“We have fun every single night. We’re always hanging out in each other’s dressing rooms, telling stories. ‘Hey, remember that time in ’67... and we laugh,” Lewis said. “Mitch Ryder brought up the fact that I was on stage and tried to extend my arm a little too far to hit the cymbal and I fell right off the drums. That had to be visually funny. I didn’t think so. I was embarrassed. Things like that happen. Mitch Ryder has fallen over the stage monitors many times. You know, now it’s funny, but then it wasn’t. Somebody was hurt. There are just a billion stories we can talk about, it’s just so cool.”

Today, Lewis said they are making new memories and stories to tell. These stories are about their fans today.

“They like us so much, they don’t care about security. They’re going to run and jump up on stage. These girls will just give us huge, huge hugs, making it impossible to sing the songs,” Lewis said. “It’s just the way people are. They are so excited to see you.”

About three weeks ago, Lewis said that every act that went on stage had underwear thrown at them. 

“I said, ‘My god, I thought this only happened in the ’60s. What’s going on here?’” he said.

The ’60s were surely an exciting time for Lewis, a rich kid in Hollywood with multiple hit records and  famous father — Jerry Lewis, the comedian. Lewis said his dad didn’t know he was in a band until he had a hit record.

“It was fun. We never had to want for anything. It was that kind of growing up in a rich household. When I turned about 18, I realized here I was going into a business that my dad never did. He never sang rock ‘n roll. So, I said, ‘Let him have the comedy and I’ll do the rock ‘n roll.’ People can’t compare us because we don’t do the same thing,” Lewis said. 

“My mom knew that we had a band and we wanted to rehearse somewhere. She timed it so that when my dad was out of town, we could rehearse at the house. My mom says, ‘All right I’ll buy all the amps and the sound equipment and the guitars and the drums and all that stuff, but you can’t say anything to your father because if this project fails, I’m going to have to come up with an excuse as to where this money went.’ So, luckily she never had to do that. We recorded ‘This Diamond Ring.’ It was at about No. 20 on the charts and still climbing. My mom said, ‘OK, now you can tell him.’”

Being successful and having a lot of money at a young age had some negative impacts on Lewis.

“I’m not very proud of that, but I’m out of it now, so it’s OK to talk about it. I was raised in a very rich Hollywood family. When my first tour started, I had all these hit records and I had, all of the sudden, all of my own tons of money, so I was a little cocky kid. I was cocky and just not the kind of person I would want to be today. Well, I’m not that person today. It took me a lot of years to get humble and to realize what a blessing the gift of song and the gift of so many hit records has given me. That’s where I am now. I am just a very humble, grateful person,” Lewis said.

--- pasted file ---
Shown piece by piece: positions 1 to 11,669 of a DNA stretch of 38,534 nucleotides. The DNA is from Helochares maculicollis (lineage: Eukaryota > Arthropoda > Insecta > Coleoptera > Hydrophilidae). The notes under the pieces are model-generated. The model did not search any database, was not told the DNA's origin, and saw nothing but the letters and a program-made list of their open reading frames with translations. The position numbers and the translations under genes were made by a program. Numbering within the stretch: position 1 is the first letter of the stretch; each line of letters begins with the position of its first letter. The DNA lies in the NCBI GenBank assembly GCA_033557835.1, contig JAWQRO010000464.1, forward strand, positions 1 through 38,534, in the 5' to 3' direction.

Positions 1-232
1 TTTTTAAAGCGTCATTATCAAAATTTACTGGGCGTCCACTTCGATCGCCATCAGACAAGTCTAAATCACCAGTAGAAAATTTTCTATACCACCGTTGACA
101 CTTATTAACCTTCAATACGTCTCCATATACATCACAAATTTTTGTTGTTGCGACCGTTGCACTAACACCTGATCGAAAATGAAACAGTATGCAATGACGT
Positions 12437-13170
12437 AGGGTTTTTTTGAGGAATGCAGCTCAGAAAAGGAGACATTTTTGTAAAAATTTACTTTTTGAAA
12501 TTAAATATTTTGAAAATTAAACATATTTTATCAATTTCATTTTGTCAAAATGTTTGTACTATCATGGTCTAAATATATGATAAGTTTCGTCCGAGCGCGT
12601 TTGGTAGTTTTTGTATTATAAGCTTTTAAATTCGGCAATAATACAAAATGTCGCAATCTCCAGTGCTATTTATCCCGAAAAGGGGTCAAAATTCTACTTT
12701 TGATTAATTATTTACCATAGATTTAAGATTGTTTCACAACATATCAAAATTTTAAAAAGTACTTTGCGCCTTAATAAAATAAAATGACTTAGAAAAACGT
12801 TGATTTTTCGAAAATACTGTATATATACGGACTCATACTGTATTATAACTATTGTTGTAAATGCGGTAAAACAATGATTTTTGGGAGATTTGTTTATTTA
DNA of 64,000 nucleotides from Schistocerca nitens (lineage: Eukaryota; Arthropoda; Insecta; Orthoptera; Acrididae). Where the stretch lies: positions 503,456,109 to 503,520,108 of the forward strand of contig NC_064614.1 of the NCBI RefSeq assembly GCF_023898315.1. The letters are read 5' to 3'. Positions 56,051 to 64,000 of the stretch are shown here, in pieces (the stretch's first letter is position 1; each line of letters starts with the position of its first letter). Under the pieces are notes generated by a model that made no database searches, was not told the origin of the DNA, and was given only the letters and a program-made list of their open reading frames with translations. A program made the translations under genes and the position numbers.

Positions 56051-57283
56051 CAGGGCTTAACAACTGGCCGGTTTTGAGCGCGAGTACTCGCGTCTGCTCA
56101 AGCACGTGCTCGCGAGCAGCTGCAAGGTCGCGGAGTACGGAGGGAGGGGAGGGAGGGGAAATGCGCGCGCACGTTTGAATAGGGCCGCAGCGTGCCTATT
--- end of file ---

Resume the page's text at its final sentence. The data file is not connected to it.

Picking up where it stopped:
On July 31, Lewis turned 69 on the road in Toledo. He celebrated by sharing his music with the masses.

“My favorite part of the show, that’s hard to say — my favorite part of the show is doing every single hit that I had and watching people respond to it. A lot of people will, when I started a song, they won’t know it by title, but when I start playing it, I see them look at each other, going ‘Oh yeah.’ After the show they say, ‘I forgot you had so many songs.’ That’s all a compliment to me.”

After all these years, Lewis thinks his music still resonates today because of the stories.

“There’s no anger based music in the ’60s and they’ve all got great stories and beautiful melodies. And what I say to the crowd when I finish a song, I go, ‘Isn’t it wonderful that you can understand all the words?’”

The crowd’s response is always positive, and Lewis said he gets a standing ovation amidst screaming and cheering.

“It sounds like the ’60s again,” he said.

When asked if he thought he’d still be playing music at this stage in his life, Lewis said, “Hell no. I mean you know every bands thought of longevity is like two to three years. That’s what you think you’ve got. Very few people have lasted 50 years. So many of my peers have died already or they’re just not as popular as they used to be. Things just happen. ... All I know is that I’m with good people.”

If invited for a third year for the Happy Together Tour, Lewis said he’s in. “I consider it my responsibility to work as much as I can. That’s the business I’m in.”

Part of that business is being on the road and staying at hotels night after night. Looking at a river from his hotel window in Huntington, W. Va., July 30, Lewis said the tour is not really exhausting.

“If we don’t have too many miles to go to the next gig, we will stay at a hotel and sleep and everybody’s fine, but like tonight we are going to have to get on the bus right after the show and go to the next town because it’s like 600 miles,” he said.

During the interview, Lewis received another phone call. His ride for the gig had arrived. It was time to hit the road.